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Ian Desmond’s two good months couldn’t salvage his season

Desmond was pretty good in June and July, but at other times he dragged down the lineup

You’re reading the 2018 edition of Ranking the Rockies, where we take a look back at the season had by every player to play for the Rockies in 2018. The purpose of this list is to provide a snapshot of the player in context. The “Ranking” is an organizing principle that’s drawn from Baseball Reference’s WAR (rWAR). It’s not something the staff debated. We’ll begin with the player with the least amount of rWAR and end up with the player with the most.

★ ★ ★

No. 35, Ian Desmond (-0.6 rWAR)

We’ll start with the positive: Ian Desmond was legitimately good in June and July and was a huge value to the team during a stretch where the Rockies went 28-22. In 48 games — or about 30% of a 162 game season — Desmond hit .291/.383/.534 with 10 home runs. For those two months, he more or less hit like Charlie Blackmon.

I wish there were more obvious positives. Instead, there are a lot more negatives at at least one faith-based positive. Not only that, but the negatives are so substantial that they wash a lot of the positive away. All players have hot and cold stretches, but not all players have cold stretches that turn two-months worth of honest-to-god value and still end up on the wrong side of replacement level.

If we’re picking out months in a season to illustrate a glimpse of the good, it’s only fair to identify two months when Desmond basically hit like an old Molina. During the 49 games — or about 30% of a 162 game season — Desmond played in April and August, he hit .177/.225/.328 and created a black hole in the Rockies lineup that the team chose not to do much at all about. Desmond did enough with the rest of his at bats during the season, including those two good months in June and July, to prevent his season from being a total catastrophe, but I don’t think anybody would accept that level of bad in exchange for his sliver of good.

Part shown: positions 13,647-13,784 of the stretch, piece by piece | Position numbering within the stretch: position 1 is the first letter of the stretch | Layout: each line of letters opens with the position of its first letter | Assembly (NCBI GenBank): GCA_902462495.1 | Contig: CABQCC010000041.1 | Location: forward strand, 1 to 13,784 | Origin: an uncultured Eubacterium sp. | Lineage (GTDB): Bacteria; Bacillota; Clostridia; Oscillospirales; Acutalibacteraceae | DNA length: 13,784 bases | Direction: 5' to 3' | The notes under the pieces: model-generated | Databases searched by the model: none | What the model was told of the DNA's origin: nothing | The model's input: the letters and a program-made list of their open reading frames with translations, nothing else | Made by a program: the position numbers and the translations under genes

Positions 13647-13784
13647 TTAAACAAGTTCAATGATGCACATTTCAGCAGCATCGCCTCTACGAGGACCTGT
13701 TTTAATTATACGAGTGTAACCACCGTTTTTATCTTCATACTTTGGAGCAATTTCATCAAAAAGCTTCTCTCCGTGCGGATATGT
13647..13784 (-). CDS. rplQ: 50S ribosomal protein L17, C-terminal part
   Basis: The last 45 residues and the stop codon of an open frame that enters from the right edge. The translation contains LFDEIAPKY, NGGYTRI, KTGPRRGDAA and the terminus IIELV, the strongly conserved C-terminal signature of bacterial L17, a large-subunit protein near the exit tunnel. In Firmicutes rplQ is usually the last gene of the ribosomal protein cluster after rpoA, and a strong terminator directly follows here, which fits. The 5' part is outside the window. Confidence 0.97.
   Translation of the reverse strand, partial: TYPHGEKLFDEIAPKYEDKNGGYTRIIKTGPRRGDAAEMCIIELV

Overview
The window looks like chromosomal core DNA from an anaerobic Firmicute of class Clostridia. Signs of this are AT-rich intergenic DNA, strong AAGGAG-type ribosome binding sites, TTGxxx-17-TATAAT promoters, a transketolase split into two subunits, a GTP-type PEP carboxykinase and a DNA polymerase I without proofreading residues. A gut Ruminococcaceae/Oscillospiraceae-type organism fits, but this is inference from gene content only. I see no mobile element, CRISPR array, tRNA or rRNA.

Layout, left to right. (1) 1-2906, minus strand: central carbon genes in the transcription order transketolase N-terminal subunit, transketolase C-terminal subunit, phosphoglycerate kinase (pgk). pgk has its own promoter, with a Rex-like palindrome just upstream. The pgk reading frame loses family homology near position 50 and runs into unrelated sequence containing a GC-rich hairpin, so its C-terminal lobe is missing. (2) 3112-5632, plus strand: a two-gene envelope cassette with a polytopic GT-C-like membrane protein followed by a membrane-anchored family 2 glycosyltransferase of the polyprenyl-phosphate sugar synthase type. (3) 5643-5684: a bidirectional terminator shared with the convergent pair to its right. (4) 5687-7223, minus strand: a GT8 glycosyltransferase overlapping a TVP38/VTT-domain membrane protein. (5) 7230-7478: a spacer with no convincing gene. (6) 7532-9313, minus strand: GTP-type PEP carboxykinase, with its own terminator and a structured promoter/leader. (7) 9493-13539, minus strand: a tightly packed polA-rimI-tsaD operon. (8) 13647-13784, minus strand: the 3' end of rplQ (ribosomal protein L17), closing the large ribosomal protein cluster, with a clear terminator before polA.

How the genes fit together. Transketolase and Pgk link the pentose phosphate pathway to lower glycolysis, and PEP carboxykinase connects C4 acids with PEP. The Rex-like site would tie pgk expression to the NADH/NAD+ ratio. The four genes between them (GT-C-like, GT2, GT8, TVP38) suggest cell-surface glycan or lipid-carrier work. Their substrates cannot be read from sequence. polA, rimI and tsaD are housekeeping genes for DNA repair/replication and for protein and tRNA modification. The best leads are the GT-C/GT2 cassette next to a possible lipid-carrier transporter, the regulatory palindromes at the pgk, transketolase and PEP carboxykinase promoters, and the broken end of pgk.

That’s how a player can be an asset to the team for two months and still end up as the least valuable first baseman in the National League.

The conversation with Desmond can’t stop there though, and we know that because it never does. It’s clear as day that Desmond had a really poor baseball season. His saving graces are a couple of contextual statistics. He had a positive Win Probability Added, 0.23, but that still ranked just seventh among position players on the Rockies and 84th among qualified position players. He also had a positive Clutch score, on account of a couple high leverage home runs. But again, that score still ranks just seventh among position players on the Rockies, though it was a little better league-wide, coming in at 36th best. But those measures only edge Desmond’s season from “really bad” to “acceptable if you prioritize a few big moments.”

The other touchstone of the Desmond Discourse is his role in the clubhouse. The Rockies maintain that Desmond is an immensely positive presence and that he provides value to the team that isn’t captured on his Baseball Reference page. Unfortunately, the best evidence for this right now is “because the Rockies say so.” That’s not satisfying. I am 100% sure that a personality can affect a team in positive or negative ways, and I’m even willing to entertain the idea that Desmond really is valuable to the team because of intangibles.

But it’s extremely difficult to credit that to a player when the only evidence is a trusting word from people who have zero incentive to say otherwise while everything quantifiable says the opposite. If the Rockies happen to have a genius in their front office who has managed to quantify and communicate the value of a personality in the clubhouse and has made the intangible tangible, and they know that Desmond really is valuable to the team, we’ll soon know because that person will be hired elsewhere for more money very soon.

The second year of Desmond’s contract went better than the first, but it still didn’t go well. Ultimately, the analysis of Desmond’s season with the 2018 Rockies can be summarized in a sentence: It’s hard to see how the 2018 Rockies were better with Desmond than they would have been without him.